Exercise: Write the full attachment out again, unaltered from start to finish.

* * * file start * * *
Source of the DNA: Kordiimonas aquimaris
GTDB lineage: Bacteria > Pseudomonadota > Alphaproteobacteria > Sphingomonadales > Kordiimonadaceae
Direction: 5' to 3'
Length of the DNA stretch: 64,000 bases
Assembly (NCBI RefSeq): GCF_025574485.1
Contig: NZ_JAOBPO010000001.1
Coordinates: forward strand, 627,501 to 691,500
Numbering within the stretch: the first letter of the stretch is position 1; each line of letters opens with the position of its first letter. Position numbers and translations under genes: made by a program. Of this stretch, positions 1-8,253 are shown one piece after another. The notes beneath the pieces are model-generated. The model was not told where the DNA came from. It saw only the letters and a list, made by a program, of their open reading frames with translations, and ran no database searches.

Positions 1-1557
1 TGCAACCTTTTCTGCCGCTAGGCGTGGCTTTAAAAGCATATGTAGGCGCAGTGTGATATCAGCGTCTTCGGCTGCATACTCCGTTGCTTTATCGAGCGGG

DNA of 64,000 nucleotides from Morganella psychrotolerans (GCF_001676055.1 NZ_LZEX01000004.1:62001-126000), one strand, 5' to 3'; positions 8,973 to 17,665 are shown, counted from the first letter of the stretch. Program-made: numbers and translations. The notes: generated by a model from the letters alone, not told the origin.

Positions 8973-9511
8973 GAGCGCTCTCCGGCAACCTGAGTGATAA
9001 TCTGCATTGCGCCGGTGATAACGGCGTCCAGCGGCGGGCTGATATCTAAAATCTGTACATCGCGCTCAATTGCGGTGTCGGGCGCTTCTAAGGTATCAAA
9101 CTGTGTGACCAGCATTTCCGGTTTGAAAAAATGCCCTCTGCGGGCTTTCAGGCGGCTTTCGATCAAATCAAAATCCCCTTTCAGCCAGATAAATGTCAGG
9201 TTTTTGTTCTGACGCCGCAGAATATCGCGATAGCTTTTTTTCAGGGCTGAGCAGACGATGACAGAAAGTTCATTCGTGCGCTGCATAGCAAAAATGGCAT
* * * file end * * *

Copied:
Source of the DNA: Kordiimonas aquimaris
GTDB lineage: Bacteria > Pseudomonadota > Alphaproteobacteria > Sphingomonadales > Kordiimonadaceae
Direction: 5' to 3'
Length of the DNA stretch: 64,000 bases
Assembly (NCBI RefSeq): GCF_025574485.1
Contig: NZ_JAOBPO010000001.1
Coordinates: forward strand, 627,501 to 691,500
Numbering within the stretch: the first letter of the stretch is position 1; each line of letters opens with the position of its first letter. Position numbers and translations under genes: made by a program. Of this stretch, positions 1-8,253 are shown one piece after another. The notes beneath the pieces are model-generated. The model was not told where the DNA came from. It saw only the letters and a list, made by a program, of their open reading frames with translations, and ran no database searches.

Positions 1-1557
1 TGCAACCTTTTCTGCCGCTAGGCGTGGCTTTAAAAGCATATGTAGGCGCAGTGTGATATCAGCGTCTTCGGCTGCATACTCCGTTGCTTTATCGAGCGGG

DNA of 64,000 nucleotides from Morganella psychrotolerans (GCF_001676055.1 NZ_LZEX01000004.1:62001-126000), one strand, 5' to 3'; positions 8,973 to 17,665 are shown, counted from the first letter of the stretch. Program-made: numbers and translations. The notes: generated by a model from the letters alone, not told the origin.

Positions 8973-9511
8973 GAGCGCTCTCCGGCAACCTGAGTGATAA
9001 TCTGCATTGCGCCGGTGATAACGGCGTCCAGCGGCGGGCTGATATCTAAAATCTGTACATCGCGCTCAATTGCGGTGTCGGGCGCTTCTAAGGTATCAAA
9101 CTGTGTGACCAGCATTTCCGGTTTGAAAAAATGCCCTCTGCGGGCTTTCAGGCGGCTTTCGATCAAATCAAAATCCCCTTTCAGCCAGATAAATGTCAGG
9201 TTTTTGTTCTGACGCCGCAGAATATCGCGATAGCTTTTTTTCAGGGCTGAGCAGACGATGACAGAAAGTTCATTCGTGCGCTGCATAGCAAAAATGGCAT